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10 insights into the investment property market
Insurance insights

10 insights into the investment property market

03 Jun 2024 7 mins read

In recent news, the Fed Budget is handed down with a focus on housing; rental affordability continues to bite; rents hit record high; house prices reach new peak; vacancies ease slightly; ‘investor exodus’ looms in Victoria; banks fail struggling mortgage holders; WA to use undercover agents to catch out rent bidding; and the ATO sets its sights on rental properties.

Each month we pull together 10 insights impacting the investment property market. Read on for this month’s instalment… 

1. Budget 2024-25. The Federal Budget 2024-25 was handed down on 14 May 2024. Housing was a key focus with measures including the $11.3 billion Homes for Australia Plan to address the acute housing shortages, and $1.9 billion to increase Commonwealth Rent Assistance by a further 10%. CoreLogic identified three areas where the Budget ‘missed’ on housing. The Real Estate Buyers Agents Association of Australia criticised the Budget for failing to incentivise property investors to provide rental housing, while API Magazine reported that the budget inadvertently creates boom conditions for property investors. 

2. Number of affordable rentals hits record low as rental stress rises. PropTrack’s Market Insight Report revealed that the national share of rental properties listed for less than $400 per week declined to a record low of only 10.4% – a third lower than the levels observed in April 2023. Just 5.9% of rental properties in the capital cities were priced under $400 per week. Meanwhile, according to Digital Finance Analytics, 74.65% of renters were stressed in April.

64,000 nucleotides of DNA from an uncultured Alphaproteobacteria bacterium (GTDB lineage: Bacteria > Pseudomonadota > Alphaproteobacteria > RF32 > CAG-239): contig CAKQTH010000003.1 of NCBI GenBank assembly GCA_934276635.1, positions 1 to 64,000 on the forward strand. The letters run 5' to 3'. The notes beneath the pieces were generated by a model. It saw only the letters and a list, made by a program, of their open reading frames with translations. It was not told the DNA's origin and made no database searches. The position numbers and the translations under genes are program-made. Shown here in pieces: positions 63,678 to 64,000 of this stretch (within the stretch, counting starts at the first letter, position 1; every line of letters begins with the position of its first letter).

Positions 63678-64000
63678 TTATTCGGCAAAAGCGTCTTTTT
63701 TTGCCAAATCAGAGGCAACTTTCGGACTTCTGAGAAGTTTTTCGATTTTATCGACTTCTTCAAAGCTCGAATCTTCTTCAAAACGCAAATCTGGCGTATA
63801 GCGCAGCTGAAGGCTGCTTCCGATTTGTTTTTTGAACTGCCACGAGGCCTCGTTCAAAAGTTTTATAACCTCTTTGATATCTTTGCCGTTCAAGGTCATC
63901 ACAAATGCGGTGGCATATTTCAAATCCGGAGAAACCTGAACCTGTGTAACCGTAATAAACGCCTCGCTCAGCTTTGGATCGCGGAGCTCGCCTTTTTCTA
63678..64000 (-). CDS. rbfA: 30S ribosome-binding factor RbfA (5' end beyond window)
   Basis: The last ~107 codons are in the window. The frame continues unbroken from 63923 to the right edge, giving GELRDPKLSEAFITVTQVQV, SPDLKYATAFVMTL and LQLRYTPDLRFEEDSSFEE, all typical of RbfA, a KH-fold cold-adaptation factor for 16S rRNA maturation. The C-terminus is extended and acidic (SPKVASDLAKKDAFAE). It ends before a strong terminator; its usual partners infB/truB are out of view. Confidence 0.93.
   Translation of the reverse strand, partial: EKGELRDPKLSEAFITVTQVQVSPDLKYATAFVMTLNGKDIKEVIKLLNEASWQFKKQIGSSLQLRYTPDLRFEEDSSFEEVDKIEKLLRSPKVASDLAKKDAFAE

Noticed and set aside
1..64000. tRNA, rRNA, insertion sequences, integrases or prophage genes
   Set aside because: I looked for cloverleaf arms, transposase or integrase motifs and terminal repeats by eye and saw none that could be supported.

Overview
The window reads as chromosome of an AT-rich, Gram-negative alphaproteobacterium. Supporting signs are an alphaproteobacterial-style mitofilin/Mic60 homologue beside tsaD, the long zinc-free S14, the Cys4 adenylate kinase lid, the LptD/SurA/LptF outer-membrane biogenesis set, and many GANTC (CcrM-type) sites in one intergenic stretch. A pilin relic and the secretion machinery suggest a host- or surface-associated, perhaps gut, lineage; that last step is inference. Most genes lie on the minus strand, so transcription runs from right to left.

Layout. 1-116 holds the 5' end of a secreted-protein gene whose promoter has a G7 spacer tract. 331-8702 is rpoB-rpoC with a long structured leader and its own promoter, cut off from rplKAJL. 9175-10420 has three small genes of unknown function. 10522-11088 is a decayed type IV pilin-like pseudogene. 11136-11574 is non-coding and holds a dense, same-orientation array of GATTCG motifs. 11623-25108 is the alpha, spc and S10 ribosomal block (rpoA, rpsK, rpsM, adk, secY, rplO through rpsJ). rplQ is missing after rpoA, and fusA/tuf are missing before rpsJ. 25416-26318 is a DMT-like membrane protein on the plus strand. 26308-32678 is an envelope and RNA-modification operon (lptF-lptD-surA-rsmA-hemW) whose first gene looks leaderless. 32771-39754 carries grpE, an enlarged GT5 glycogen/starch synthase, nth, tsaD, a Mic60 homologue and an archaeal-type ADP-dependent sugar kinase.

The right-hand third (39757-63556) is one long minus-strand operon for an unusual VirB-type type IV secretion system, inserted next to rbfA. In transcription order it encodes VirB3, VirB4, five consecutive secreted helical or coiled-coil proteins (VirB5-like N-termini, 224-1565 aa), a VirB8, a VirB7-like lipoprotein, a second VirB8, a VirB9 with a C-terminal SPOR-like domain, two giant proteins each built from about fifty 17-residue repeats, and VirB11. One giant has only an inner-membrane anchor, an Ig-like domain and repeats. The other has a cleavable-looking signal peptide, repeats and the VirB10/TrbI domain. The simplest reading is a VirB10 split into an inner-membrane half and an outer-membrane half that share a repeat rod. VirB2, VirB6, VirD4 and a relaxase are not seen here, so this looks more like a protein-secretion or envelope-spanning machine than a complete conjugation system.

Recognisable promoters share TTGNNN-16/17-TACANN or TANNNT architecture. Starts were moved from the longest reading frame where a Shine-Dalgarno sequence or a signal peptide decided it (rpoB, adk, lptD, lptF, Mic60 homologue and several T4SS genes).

3. Rents reach record high. The median weekly rent value across all Australian dwellings hit a fresh record high of $627 per week in April, according to CoreLogic. Rental costs ranged from $770 p/w in Sydney, to $547 in Hobart. Rents were 8.5% higher than in April last year, with annual rent growth accelerating. Perth recorded the highest annual rent growth at 15.5% followed by Brisbane at 10.5%. API Magazine reported rent price growth re-accelerated most strongly in greater capital city areas within 30-40km of city centres.

4. House prices reach new peak, but growth momentum slows. According to the CoreLogic Home Value Index, home values increased 0.6% in April, adding about $4,720 to the national median dwelling value. While national home prices hit a new record in April, the pace of price growth began to slow, according to the PropTrack Home Price Index. All capitals except Melbourne (-0.10%) and Hobart (-0.24%) saw prices rise in April, though the pace of growth had slowed since March in all cities except Darwin.

5. Vacancy rate eases. The national vacancy raterose to 1.21% in April, according to PropTrack. The vacancy rate increased to 1.2% in the capital cities and 1.23% in the regions. Despite the rise, the vacancy rate was still 51% lower than March 2020. Perth and Canberra recorded the largest increase in vacancy rates over the month, both up 0.18% to 1.05% and 1.56%, respectively. Adelaide had the tightest market, with a vacancy rate of just 0.96%. According to SQM Research, the total number of rental vacancies Australia-wide stood at 33,177 residential properties in April. The RBA said supply, not landlords, was behind the housing crisis.